Brighton Beach

Brooklyn doctor and office manager charged with selling prescriptions for cash

March 27, 2023 Robert Abruzzese
District Attorney Eric Gonzalez.
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BRIGHTON BEACH — A doctor and office manager at a Brighton Beach medical clinic were arraigned on Friday on an indictment for grand larceny and healthcare fraud, according to Brooklyn District Attorney Eric Gonzalez and New York City Department of Social Services Acting Commissioner Molly Wasow Park.

The defendants are accused of stealing more than $700,000 over a four-year period by fraudulently billing Medicaid for non-existent services and selling prescriptions for narcotics, opioids, and other controlled substances to patients they were not treating.

“As the opioid epidemic continues to claim the lives of thousands of New Yorkers each year, it is unconscionable that these medical professionals allegedly endangered their patients’ health, trafficked in controlled substances, and stole hundreds of thousands from Medicaid,” said District Attorney Eric Gonzalez. “Anyone who contributes to the growth of prescription drug abuse, imperils the health and safety of Brooklyn residents, or rips off the taxpayers will be held accountable.”

Dr. Alexander Ivanov, 66, of Perth Amboy, New Jersey, and Svetlana Kozlovskaya, 64, of Brighton Beach, Brooklyn, ran a psychiatry practice and pain management clinic in Brighton Beach where they allegedly billed Medicaid and other healthcare administrators for more than $200,000 worth of psychotherapy sessions that were never administered.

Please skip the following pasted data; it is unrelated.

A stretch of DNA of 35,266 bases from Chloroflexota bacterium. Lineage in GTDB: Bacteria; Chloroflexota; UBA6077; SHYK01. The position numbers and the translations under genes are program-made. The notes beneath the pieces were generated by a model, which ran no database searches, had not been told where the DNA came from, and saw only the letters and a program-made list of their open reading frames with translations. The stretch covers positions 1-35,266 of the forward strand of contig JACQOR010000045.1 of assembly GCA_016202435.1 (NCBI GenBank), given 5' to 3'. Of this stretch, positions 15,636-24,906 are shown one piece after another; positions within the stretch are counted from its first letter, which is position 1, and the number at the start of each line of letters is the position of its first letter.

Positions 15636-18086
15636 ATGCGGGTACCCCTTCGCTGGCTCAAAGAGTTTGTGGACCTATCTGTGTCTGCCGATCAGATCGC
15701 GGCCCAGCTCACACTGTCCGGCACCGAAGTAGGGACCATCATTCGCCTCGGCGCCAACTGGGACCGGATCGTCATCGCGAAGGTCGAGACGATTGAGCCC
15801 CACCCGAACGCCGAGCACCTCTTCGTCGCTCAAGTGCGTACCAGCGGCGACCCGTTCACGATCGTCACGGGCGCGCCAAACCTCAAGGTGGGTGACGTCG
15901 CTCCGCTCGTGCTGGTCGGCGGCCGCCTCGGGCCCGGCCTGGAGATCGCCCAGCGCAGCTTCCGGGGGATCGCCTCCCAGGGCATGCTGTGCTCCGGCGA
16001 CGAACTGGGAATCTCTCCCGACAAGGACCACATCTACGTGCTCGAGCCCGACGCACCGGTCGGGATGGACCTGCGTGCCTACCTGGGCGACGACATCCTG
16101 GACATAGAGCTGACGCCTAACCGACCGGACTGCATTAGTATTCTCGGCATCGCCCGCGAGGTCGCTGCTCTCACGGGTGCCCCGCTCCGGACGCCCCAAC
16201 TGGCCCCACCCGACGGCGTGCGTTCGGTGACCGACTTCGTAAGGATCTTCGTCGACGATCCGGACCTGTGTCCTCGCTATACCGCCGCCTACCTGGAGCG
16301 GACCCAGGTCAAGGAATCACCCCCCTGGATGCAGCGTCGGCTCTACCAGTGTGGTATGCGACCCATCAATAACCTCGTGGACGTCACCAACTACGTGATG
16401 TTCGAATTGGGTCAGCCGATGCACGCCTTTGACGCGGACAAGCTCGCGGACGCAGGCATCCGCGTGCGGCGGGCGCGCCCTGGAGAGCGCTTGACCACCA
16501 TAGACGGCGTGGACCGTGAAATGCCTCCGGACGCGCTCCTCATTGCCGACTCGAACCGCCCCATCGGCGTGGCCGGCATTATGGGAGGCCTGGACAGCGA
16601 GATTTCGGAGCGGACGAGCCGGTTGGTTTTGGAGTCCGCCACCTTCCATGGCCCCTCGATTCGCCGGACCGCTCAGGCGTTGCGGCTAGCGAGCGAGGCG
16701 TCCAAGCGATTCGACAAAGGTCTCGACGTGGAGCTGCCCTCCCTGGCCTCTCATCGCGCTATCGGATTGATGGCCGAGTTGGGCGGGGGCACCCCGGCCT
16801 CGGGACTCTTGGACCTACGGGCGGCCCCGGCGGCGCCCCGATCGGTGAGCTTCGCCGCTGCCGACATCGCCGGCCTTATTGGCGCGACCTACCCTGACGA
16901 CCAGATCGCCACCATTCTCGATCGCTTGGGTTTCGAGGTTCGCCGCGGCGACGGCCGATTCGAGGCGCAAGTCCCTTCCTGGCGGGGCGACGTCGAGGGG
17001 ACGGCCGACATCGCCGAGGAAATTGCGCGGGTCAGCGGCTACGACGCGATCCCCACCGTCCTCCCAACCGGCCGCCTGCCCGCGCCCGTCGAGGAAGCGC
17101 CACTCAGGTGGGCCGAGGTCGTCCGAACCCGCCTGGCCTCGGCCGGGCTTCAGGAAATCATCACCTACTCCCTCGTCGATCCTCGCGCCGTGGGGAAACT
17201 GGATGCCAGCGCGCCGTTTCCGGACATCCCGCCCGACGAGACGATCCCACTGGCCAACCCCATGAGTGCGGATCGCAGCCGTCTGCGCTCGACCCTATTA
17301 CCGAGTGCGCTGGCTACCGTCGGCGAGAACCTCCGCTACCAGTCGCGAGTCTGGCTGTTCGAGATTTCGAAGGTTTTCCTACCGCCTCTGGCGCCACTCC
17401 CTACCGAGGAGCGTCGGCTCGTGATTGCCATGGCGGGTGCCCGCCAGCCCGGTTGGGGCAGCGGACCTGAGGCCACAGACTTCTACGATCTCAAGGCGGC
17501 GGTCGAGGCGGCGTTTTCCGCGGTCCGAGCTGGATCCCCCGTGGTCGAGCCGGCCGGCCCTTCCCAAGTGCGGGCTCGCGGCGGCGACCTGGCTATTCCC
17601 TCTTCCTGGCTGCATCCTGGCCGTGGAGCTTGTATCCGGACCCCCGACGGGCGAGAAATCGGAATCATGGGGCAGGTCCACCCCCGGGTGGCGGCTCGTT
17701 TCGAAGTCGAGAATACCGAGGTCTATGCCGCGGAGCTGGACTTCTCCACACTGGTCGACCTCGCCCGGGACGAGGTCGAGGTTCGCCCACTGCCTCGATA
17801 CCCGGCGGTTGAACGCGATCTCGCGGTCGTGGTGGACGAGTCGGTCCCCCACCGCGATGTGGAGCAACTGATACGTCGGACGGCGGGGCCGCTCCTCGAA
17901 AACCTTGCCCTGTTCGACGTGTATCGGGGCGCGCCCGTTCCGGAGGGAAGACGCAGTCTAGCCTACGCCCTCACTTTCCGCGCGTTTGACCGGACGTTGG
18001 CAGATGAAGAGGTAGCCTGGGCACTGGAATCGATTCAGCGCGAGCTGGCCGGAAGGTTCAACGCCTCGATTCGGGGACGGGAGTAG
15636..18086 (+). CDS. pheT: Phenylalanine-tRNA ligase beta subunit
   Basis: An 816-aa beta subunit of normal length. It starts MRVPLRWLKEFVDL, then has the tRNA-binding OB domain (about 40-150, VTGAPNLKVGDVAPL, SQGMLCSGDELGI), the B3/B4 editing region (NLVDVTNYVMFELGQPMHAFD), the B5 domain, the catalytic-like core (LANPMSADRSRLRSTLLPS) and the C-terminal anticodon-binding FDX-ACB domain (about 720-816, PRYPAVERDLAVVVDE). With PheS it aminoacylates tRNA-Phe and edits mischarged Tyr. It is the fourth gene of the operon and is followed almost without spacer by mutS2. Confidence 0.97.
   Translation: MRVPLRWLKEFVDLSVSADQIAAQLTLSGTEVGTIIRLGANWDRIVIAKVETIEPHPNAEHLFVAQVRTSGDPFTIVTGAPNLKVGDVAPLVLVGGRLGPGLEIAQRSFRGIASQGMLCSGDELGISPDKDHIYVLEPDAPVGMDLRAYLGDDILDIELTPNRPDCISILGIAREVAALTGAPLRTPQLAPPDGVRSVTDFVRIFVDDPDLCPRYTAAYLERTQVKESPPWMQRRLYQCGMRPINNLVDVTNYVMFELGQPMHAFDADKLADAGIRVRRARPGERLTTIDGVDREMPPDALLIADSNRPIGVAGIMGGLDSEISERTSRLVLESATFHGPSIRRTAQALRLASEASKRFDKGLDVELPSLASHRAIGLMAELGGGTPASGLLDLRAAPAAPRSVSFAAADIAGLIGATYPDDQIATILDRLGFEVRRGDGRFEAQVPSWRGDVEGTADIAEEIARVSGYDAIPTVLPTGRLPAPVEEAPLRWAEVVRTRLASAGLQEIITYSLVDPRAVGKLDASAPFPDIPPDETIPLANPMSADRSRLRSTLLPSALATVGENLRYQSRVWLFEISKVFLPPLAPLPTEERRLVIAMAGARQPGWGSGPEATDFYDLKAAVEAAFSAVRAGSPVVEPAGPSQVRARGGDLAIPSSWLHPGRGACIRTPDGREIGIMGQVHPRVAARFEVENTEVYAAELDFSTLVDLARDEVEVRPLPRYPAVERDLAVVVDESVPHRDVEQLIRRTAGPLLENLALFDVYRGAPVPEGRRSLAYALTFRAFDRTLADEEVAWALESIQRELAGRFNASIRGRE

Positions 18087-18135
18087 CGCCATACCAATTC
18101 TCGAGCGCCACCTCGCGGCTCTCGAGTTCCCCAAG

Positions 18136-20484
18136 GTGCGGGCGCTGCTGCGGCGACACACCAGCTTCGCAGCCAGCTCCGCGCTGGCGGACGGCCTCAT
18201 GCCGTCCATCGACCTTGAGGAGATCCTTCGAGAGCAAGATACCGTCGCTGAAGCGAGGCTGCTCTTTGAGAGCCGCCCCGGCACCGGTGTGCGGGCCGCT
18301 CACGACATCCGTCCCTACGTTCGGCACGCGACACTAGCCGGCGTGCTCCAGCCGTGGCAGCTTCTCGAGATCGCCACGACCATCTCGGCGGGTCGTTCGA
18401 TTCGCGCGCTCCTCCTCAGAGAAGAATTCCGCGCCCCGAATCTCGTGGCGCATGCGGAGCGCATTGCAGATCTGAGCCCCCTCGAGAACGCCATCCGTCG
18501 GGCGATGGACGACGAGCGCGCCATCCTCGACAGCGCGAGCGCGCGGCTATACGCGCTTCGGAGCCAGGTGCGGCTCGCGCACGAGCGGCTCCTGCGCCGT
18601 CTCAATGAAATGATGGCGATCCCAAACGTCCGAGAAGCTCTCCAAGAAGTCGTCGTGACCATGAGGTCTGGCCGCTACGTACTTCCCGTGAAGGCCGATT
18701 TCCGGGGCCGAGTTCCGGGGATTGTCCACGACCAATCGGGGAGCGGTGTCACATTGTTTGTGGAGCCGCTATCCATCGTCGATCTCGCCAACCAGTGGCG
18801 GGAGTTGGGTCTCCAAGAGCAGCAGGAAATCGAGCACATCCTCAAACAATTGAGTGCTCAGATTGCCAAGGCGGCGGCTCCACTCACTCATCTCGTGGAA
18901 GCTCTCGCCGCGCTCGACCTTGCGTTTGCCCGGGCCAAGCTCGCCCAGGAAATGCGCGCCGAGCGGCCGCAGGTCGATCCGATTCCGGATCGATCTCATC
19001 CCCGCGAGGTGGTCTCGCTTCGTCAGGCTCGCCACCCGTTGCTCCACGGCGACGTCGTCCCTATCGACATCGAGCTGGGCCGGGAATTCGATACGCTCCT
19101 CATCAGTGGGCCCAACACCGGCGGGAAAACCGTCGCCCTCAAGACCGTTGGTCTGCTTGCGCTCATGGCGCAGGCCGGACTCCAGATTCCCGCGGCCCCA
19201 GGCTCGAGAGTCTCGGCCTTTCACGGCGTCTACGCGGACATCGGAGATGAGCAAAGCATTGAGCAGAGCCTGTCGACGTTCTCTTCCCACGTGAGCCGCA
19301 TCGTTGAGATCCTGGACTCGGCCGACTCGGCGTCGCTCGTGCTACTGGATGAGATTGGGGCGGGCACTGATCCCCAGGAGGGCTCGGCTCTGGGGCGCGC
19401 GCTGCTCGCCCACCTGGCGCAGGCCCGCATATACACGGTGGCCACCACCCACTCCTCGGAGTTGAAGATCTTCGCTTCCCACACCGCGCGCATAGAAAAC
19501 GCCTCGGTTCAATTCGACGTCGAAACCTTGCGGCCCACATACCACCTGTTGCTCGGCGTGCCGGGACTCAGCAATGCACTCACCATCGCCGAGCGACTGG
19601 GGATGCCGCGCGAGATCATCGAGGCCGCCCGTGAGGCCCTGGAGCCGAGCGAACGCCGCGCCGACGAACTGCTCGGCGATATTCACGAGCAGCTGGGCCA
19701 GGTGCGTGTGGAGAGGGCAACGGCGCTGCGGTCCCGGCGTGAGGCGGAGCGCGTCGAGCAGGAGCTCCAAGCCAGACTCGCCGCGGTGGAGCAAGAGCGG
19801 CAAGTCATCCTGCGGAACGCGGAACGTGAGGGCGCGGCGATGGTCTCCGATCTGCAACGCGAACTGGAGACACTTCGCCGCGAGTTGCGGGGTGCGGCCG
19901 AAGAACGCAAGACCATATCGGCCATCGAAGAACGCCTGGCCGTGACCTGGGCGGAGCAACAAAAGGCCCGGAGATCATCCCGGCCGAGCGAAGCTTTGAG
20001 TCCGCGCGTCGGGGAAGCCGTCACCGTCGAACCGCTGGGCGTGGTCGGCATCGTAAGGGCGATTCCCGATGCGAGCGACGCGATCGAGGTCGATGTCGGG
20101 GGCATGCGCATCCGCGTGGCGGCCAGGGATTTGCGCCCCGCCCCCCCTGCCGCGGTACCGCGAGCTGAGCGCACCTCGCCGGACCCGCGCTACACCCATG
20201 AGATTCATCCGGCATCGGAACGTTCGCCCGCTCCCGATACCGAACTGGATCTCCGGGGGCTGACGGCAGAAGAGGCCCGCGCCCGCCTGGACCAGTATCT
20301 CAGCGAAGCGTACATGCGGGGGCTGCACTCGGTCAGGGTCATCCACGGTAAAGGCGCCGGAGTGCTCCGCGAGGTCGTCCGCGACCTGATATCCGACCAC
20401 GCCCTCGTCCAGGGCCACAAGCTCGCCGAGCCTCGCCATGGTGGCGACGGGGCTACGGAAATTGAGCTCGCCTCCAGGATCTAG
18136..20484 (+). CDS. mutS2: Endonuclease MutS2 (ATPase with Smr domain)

In addition, Dr. Ivanov is accused of writing over $500,000 worth of prescriptions for controlled substances to patients in exchange for cash. The controlled substances included suboxone, alprazolam, amphetamine, clonazepam, diazepam, methadone, morphine, oxycodone, and tramadol.

The investigation found that many of the doctor’s patients were substance abusers who were not receiving any kind of treatment or examination at the clinic. There was allegedly no bloodwork or urinalysis performed to monitor the patients’ drug intake levels. The prescriptions were subsequently filled and paid for by Medicaid and other healthcare administrators.

“The alleged conduct of these individuals is absolutely unacceptable and a clear violation of their duties as trusted medical professionals,” said Department of Social Services Acting Commissioner Park. “We thank the Brooklyn District Attorney’s Office and our own DSS Investigators for thoroughly investigating this case and demonstrating that those who exploit our vulnerable neighbors and endanger our communities will face repercussions.”

The case was investigated by Detective Investigators from the District Attorney’s office, the New York City Department of Social Services, and the United States Department of Health and Human Services. The case is being prosecuted by Senior Assistant District Attorney Pamela J. Murray of the District Attorney’s Frauds Bureau.

Opioids are the leading cause of preventable deaths in America, according to the National Institute of Health (NIH). The NIH estimates that despite only making up 5 percent of the world’s population, the United States represents 75 percent of the world’s opioid prescriptions, and that 50 percent of its opioid overdoses resulting in death were caused by prescriptions from physicians.


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